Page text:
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Original article
Human gastric cancer modelling using organoids
  1. Therese Seidlitz1,
  2. Sebastian R Merker1,
  3. Alexander Rothe1,
  4. Falk Zakrzewski2,
  5. Cläre von Neubeck3,4,
  6. Konrad Grützmann2,
  7. Ulrich Sommer5,
  8. Christine Schweitzer1,
  9. Sebastian Schölch1,4,6,
  10. Heike Uhlemann1,
  11. Anne-Marlene Gaebler1,
  12. Kristin Werner1,
  13. Mechthild Krause3,4,6,
  14. Gustavo B Baretton2,5,
  15. Thilo Welsch1,4,6,
  16. Bon-Kyoung Koo7,
  17. Daniela E Aust2,5,
  18. Barbara Klink2,4,6,8,
  19. Jürgen Weitz1,4,6,
  20. Daniel E Stange1,4,6
  1. 1Department of Visceral, Thoracic and Vascular Surgery, University Hospital Carl Gustav Carus, Medical Faculty, Technische Universität Dresden, Dresden, Germany
  2. 2Core Unit for Molecular Tumour Diagnostics (CMTD), National Center for Tumour Diseases (NCT) Dresden, Dresden, Germany
  3. 3Department of Radiotherapy and Radiation Oncology and National Center for Radiation Research in Oncology (OncoRay), University Hospital Carl Gustav Carus, Medical Faculty, Technische Universität Dresden, Dresden, Germany
  4. 4Partner Site Dresden, German Cancer Consortium (DKTK), Heidelberg, Germany
  5. 5Institute for Pathology and Tumour and Normal Tissue Bank of the University Cancer Center (UCC), University Hospital Carl Gustav Carus, Medical Faculty, Technische Universität Dresden, Dresden, Germany
  6. 6Partner Site Dresden, National Center for Tumor Diseases (NCT), Heidelberg, Germany
  7. 7Institute of Molecular Biotechnology of the Austrian Academy of Sciences (IMBA), Vienna, Austria
  8. 8Institute for Clinical Genetics, University Hospital Carl Gustav Carus, Medical Faculty, Technische Universität Dresden, Dresden, Germany
  1. Correspondence to Dr Daniel E Stange, Department of Visceral, Thoracic and Vascular Surgery, Medical Faculty, University Hospital Carl Gustav Carus, Technische Universität Dresden, Dresden 01307, Germany; daniel.stange{at}uniklinikum-dresden.de

Abstract

Objective Gastric cancer is the second leading cause of cancer-related deaths and the fifth most common malignancy worldwide. In this study, human and mouse gastric cancer organoids were generated to model the disease and perform drug testing to delineate treatment strategies.

Design Human gastric cancer organoid cultures were established, samples classified according to their molecular profile and their response to conventional chemotherapeutics tested. Targeted treatment was performed according to specific druggable mutations. Mouse gastric cancer organoid cultures were generated carrying molecular subtype-specific alterations.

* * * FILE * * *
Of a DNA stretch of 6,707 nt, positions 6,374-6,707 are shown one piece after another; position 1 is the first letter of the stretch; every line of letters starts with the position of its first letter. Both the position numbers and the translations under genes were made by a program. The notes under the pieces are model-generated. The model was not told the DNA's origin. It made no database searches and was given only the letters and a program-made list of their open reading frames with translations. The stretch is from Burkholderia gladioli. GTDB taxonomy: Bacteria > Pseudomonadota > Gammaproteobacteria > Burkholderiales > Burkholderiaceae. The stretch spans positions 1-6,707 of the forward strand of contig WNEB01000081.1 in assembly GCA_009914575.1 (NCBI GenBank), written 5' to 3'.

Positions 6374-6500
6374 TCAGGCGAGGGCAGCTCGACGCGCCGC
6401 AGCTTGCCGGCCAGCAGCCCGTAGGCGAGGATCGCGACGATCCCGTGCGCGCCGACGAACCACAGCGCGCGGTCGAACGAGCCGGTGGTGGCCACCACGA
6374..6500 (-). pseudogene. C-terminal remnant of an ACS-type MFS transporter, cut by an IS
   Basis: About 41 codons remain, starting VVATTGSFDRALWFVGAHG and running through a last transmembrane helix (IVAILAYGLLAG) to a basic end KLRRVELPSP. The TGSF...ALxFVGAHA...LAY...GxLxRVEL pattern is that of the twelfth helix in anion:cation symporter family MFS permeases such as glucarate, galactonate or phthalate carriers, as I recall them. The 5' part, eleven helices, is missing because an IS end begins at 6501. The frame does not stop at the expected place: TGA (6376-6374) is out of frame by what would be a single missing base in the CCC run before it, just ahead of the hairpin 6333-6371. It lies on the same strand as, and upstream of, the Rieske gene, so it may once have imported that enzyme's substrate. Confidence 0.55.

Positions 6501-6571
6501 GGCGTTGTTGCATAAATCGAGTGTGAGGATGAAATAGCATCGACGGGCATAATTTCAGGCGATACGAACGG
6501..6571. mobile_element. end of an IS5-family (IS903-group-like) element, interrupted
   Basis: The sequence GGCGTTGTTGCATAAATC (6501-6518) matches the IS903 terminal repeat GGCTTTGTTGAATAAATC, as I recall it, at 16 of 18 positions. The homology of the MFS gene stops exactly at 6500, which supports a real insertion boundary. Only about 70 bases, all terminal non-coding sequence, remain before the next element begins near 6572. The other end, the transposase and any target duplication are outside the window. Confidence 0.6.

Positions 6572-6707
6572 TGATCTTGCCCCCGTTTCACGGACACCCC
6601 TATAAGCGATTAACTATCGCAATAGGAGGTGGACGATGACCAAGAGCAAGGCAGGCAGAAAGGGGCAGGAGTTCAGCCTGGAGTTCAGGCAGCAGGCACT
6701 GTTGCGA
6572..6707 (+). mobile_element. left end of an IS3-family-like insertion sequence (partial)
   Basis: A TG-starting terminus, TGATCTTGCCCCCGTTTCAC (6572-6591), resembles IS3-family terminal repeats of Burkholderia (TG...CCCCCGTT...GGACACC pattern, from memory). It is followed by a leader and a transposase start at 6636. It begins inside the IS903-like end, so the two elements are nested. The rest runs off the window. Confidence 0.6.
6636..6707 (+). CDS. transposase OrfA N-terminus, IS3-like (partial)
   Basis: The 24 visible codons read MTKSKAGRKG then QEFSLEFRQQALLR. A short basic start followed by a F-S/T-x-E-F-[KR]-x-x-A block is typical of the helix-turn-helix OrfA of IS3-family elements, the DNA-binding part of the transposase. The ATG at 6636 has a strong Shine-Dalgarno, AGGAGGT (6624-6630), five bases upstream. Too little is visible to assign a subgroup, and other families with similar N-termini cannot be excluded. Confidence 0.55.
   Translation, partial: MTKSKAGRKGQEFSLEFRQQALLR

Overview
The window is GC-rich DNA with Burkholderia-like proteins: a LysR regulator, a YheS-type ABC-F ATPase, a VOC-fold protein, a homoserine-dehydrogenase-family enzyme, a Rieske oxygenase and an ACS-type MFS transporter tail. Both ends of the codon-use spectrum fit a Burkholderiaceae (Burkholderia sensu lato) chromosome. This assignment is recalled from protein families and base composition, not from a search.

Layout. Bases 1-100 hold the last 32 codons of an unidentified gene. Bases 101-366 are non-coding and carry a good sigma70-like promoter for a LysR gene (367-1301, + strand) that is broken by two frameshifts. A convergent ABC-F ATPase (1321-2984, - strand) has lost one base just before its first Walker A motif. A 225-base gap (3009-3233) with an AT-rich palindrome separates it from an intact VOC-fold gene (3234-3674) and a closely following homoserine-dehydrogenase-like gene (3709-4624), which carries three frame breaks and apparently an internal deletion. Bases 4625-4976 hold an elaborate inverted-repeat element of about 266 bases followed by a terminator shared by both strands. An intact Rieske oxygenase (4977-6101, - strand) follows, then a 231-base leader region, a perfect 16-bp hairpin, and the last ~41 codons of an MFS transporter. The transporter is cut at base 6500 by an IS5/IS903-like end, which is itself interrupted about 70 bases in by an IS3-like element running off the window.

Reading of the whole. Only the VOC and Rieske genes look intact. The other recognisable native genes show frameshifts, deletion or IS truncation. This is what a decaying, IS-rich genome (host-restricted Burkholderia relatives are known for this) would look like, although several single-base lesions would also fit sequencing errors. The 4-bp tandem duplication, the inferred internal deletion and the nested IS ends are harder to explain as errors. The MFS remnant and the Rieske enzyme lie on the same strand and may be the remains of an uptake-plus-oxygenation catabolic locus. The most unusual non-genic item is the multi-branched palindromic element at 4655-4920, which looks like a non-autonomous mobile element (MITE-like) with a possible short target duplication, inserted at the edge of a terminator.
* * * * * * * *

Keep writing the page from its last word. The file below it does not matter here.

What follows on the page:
Results Twenty human gastric cancer organoid cultures were established and four selected for a comprehensive in-depth analysis. Organoids demonstrated divergent growth characteristics and morphologies. Immunohistochemistry showed similar characteristics to the corresponding primary tissue. A divergent response to 5-fluoruracil, oxaliplatin, irinotecan, epirubicin and docetaxel treatment was observed. Whole genome sequencing revealed a mutational spectrum that corresponded to the previously identified microsatellite instable, genomic stable and chromosomal instable subtypes of gastric cancer. The mutational landscape allowed targeted therapy with trastuzumab for ERBB2 alterations and palbociclib for CDKN2A loss. Mouse cancer organoids carrying Kras and Tp53 or Apc and Cdh1 mutations were characterised and serve as model system to study the signalling of induced pathways.

Conclusion We generated human and mouse gastric cancer organoids modelling typical characteristics and altered pathways of human gastric cancer. Successful interference with activated pathways demonstrates their potential usefulness as living biomarkers for therapy response testing.

  • gastric cancer

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Footnotes

  • TS, SRM and AR contributed equally.

  • Contributors Study concept and design: TS, SRM, DES. Acquisition of data: TS, SRM, FZ, CvN, AR, KG, CS, SS, KW, HU, US, DEA, BK. Analysis and interpretation of data: all coauthors. Drafting of the manuscript: TS, SRM, DES. Critical revision of the manuscript for important intellectual content: GBB, TW, DEA, MK, JW. Statistical analysis: TS, SRM, FZ, KG, BK.

  • Funding Funding was provided by the Deutsche Krebshilfe (No 111350), the Sander Stiftung (No 2014.104.1), the Hector Stiftung (No M65.2) and the European Union (ERC No 639050) to DES. AR was supported by the Preiss-Daimler Stiftung and Medizinischen Fakultät Carl Gustav Carus TU Dresden. AMG was supported by the Deutsche Krebshilfe (No 70112925).

  • Competing interests None declared.

  • Patient consent Obtained.

  • Ethics approval Ethical Committee of the TU Dresden (No EK451122014).

  • Provenance and peer review Not commissioned; externally peer reviewed.

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